Early Childhood Systems Building Resource Guide

The first step of PDCA is to plan or design the program. Important parts of planning include getting people ready for change, laying the groundwork among teams and systems, ensuring that the agency is ready, assessing evidence, obtaining leadership buy-in and support, and developing an evaluation framework.[1] Planning sets the direction for the program; a well-conceived plan is critical to success.

Define who benefits and how.[2] Begin planning by focusing on who will benefit from the program. Why is this program needed? What is the purpose of the program? What problem or issue will the program address? Who will benefit from it? This is the rationale, the program’s reason for being. According to the National Partnership for Reinventing Government, “All program designs require clear, explicit identification of the primary beneficiaries and the specific benefits they can expect. Without this foundation, no rational program design methodology can be sustained.” [3]

Define the desired result. The result (or outcome) should be defined during the planning stage. What will result from the implementation of the program? What will be better because of the program? Be specific. Clearly state what the program will improve and who will be responsible. Describe what the program will change or improve, when it will be in place, and what the impact will be. Results are central to planning, implementing, monitoring, evaluating, reporting, and ongoing decisionmaking. Focusing on results rather than activities helps states better articulate their vision and support expected results. Results can help stakeholders better understand the impact that a particular program is to have.[4]

The table below provides examples of inadequate versus improved results statements.

Table 2. Effective Results Statements
Inadequate Results StatementAnalysis of Inadequate Results StatementImproved Results Statement
We will improve the quality of early childhood programs.This result statement is vague and does not clearly state what will be different. How will you know when this has been achieved? Even if progress was achieved, does this kind of result statement provide opponents an opportunity to say that results were not as promised?By the end of 2017, 75 percent of child care programs that participate in the subsidy program will be in one of the top two tiers of our QRIS.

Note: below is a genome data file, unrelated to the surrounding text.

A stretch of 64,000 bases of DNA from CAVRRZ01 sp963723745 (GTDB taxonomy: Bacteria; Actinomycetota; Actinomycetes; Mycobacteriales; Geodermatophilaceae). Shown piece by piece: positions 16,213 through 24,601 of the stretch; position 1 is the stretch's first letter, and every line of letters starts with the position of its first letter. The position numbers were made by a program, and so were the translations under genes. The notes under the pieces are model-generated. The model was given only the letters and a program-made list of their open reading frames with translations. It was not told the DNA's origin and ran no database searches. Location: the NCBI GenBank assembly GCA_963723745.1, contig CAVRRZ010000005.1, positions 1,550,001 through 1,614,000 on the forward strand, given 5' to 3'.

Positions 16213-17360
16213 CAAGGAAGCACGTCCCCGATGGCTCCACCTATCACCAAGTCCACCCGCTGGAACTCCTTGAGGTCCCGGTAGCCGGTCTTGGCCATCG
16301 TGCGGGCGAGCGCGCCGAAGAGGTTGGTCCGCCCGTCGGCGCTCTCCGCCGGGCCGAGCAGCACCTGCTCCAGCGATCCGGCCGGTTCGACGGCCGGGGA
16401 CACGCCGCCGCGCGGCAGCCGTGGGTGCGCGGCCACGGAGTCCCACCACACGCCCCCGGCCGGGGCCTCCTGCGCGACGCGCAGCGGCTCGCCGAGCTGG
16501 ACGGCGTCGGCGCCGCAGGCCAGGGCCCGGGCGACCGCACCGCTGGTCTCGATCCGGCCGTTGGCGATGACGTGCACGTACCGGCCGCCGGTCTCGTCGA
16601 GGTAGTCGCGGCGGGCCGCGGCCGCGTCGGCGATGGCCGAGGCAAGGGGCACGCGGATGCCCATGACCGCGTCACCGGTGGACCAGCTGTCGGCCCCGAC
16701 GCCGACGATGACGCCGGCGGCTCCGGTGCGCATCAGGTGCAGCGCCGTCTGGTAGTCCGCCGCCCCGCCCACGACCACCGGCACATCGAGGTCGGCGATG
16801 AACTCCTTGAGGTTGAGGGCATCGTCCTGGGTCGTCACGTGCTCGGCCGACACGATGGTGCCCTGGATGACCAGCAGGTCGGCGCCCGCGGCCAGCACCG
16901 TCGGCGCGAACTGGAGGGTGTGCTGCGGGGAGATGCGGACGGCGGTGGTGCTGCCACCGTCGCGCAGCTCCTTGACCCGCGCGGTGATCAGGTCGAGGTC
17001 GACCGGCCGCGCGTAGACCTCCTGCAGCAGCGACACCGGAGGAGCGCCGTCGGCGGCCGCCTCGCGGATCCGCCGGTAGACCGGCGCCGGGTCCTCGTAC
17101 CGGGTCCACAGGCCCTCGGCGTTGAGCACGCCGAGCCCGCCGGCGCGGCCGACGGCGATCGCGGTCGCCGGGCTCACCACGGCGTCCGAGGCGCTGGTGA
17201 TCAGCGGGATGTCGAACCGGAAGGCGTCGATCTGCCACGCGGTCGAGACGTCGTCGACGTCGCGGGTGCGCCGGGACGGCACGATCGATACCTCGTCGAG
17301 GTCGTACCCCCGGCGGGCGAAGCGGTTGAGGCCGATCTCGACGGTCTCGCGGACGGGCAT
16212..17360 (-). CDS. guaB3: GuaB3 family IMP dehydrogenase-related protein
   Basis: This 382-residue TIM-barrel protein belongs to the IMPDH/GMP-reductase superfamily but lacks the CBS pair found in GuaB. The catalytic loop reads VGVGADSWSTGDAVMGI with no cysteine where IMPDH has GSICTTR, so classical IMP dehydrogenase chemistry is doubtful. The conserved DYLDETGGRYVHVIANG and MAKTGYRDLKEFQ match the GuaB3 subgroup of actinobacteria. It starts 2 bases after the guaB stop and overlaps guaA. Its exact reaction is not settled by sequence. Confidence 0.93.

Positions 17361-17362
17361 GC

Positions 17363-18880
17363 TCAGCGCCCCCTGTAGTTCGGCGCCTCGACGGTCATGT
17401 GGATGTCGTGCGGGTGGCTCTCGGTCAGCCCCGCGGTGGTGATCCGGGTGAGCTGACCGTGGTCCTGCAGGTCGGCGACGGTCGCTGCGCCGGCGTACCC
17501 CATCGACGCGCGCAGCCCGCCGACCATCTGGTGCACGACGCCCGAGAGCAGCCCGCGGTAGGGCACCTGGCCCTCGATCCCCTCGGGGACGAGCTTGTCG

All early childhood services need to use developmental screening.This example does not specify a result, nor does it specify the setting, whom the screenings are for, or when they should happen. “Need to” is not measurable. “Use developmental screenings” to what end—training teachers? Are pediatricians considered an early childhood service?All children who attend licensed child care programs will receive a developmental screening within the first 90 days of attendance.
Early childhood mental health services (ECMHS) will be coordinated.This example does not provide specificity or clear direction as to who ECMHS will coordinate with, how coordination is to happen, or by when this is to occur. What is the measurable achievement?By October 2018, training and support of ECMH consultants in every county will result in a 15 percent increase in the number of counties that have mechanisms in place to coordinate services among ECMH and early childhood programs.
By December 2017, expulsions will be reduced.This example does not specify how the State will go about reducing expulsions, nor does it provide information as to what settings are targeted. Children in any type of program? What age group?By December 2017, there will be a 15 percent reduction in expulsions from licensed early childhood programs. This reduction will be achieved by increasing knowledge and supports using the Pyramid Model for Supporting Social and Emotional Competence in Infants and Young Children.

Determine whether a particular program is the right fit. An analysis of fit is critical to designing and implementing a successful program. One tool that can be helpful is the Hexagon Tool developed by Blase, Kiser, and Van Dyke at the National Implementation Research Network. It lays out six key areas that can be used as discussion topics to identify gaps and strengths, what needs exist, and next steps. See the Resources section of this guide for information on obtaining a copy of the Hexagon Tool. [5]

Table 3. The Hexagon Tool
ElementCritical Questions